A grower compares the number of tomato plants in the field to the number supposedly planted
Earlier this week we announced two new tools to help growers count plants and gain insights about stand establishment. In this post, we’ll take a closer look at how one grower used the new plant counting tool from AgriSens to verify planting work done by a third party.
Toshiro Aoki is an agriculture consultant that works for a private farm in Northern California, and he’s always on the lookout for new tools that can help make growers more efficient. Interested in mapping, he considered several different software vendors, and eventually settled on DroneDeploy because it was the best match for what he wanted to do in terms of cost and capabilities.
More than simply mapping, Toshiro was especially interested in using drones to count plants. When he heard that DroneDeploy was testing a way to count crops, he was excited to help beta test — and had the perfect field in mind.
An outside company had recently transplanted many hundred thousand tomato plants into a 74 acre field, and the plants weren’t doing well. “In tomato transplanting, you get charged for what’s in the field”, said Toshiro. “The way they usually count is to do a rough estimate over 100-ft plots and take an average.” According to greenhouse’s estimate, losses were only 5%, but based on what Toshiro was seeing in the field, he suspected losses were much higher.
“We wanted to compare the number of plants in the field to what we’re being billed, so that we can hold the planter accountable,” said Toshiro.
Collecting data in hours, not days.
Toshiro used a DJI Matrice 100 drone to map the 74 acre field.
The first step was to fly the field and capture imagery.
“I waited until the plants were at a certain stage — about 2–3 weeks old — where they’re big enough to be visible in the map and small enough that you can tell an individual plant from another,” said Toshiro.
He used a Matrice 100, which allowed him to fly the entire 74 acre area at an altitude of 290 ft in just one 30-minute flight.
These tomato plants, about 2–3 weeks old are easy to distinguish from one another.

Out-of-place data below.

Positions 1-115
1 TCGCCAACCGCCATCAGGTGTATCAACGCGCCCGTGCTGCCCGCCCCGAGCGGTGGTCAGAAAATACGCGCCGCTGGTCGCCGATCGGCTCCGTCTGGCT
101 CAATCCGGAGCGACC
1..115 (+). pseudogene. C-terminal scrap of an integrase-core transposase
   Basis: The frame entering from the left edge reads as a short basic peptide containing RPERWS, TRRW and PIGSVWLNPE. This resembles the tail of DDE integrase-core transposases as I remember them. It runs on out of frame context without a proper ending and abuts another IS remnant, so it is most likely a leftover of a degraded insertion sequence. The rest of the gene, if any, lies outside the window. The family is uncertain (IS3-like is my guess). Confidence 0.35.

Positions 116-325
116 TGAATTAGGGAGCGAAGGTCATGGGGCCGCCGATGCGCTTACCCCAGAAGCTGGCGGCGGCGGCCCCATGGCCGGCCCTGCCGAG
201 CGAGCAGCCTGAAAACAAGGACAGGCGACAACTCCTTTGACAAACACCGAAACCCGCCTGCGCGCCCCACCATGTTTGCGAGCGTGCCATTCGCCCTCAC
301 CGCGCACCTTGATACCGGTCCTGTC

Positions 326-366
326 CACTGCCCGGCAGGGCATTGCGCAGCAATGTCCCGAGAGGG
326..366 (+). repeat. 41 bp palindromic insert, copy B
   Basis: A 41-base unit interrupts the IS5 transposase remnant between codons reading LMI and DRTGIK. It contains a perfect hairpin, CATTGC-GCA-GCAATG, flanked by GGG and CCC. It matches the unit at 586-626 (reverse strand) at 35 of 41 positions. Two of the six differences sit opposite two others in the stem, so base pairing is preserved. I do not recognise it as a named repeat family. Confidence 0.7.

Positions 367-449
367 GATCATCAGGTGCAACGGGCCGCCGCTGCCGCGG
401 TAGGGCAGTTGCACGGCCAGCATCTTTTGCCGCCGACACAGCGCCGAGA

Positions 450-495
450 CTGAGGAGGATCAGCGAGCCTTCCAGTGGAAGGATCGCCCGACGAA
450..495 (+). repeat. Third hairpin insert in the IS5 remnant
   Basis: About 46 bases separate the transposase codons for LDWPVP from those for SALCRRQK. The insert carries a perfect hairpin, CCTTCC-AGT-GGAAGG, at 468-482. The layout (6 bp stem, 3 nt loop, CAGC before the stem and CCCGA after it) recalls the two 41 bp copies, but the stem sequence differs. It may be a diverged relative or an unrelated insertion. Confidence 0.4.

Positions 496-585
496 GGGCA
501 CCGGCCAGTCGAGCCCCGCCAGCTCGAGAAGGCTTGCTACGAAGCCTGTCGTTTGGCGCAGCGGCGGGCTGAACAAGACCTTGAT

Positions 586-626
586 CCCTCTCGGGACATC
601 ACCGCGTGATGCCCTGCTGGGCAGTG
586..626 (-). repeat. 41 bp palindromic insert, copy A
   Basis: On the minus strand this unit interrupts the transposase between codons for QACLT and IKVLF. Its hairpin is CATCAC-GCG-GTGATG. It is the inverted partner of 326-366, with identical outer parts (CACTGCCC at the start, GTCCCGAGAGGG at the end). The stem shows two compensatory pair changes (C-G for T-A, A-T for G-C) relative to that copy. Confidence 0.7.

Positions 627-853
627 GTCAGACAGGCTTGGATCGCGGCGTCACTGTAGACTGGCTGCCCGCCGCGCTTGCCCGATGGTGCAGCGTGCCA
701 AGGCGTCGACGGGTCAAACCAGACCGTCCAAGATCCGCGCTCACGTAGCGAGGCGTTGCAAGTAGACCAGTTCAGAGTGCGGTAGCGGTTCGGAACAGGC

Using traditional methods, estimating the plant count in the field — by counting the number of plants in a number of representative 100 ft by 100 ft blocks — would have taken a day or two and wouldn’t have been as accurate.
Analyzing the Map
Once the drone landed, Toshiro uploaded the imagery to DroneDeploy to generate a map, and then sent that map, along with answers to a few questions, to the AgriSens tool. Later, Toshiro received a report with a count of the number of plants in the field.
The outcome was clear — rather than the 5% loss the planter claimed, the map showed 26% fewer plants than the farm had been billed for. With this information, the grower can now go back to the planter and hold them accountable.
“If we’re paying a company to do a transplant, and there are problems in the field based on how they planted it, we can look at the survival rate. We can say you messed up, we’re out all these plants, and decide whether we need to file an insurance claim,” said Toshiro.
In other words, for the relatively small cost of a drone map and the plant counting analysis, Toshiro and the grower now have a much better shot of getting financial recompense for the lost tomato plants.
“The plant counting seals the deal. It saves us the trouble of having to go out and count the whole field,” Toshiro said.
Where to Learn More
To successfully use the plant count tool, please make sure that your map meets the following imagery requirements:
- At least 2.5 cm/pixel resolution
- Individual plants are visible in the map
For complete imagery requirements and step-by-step instructions, please check out our help center.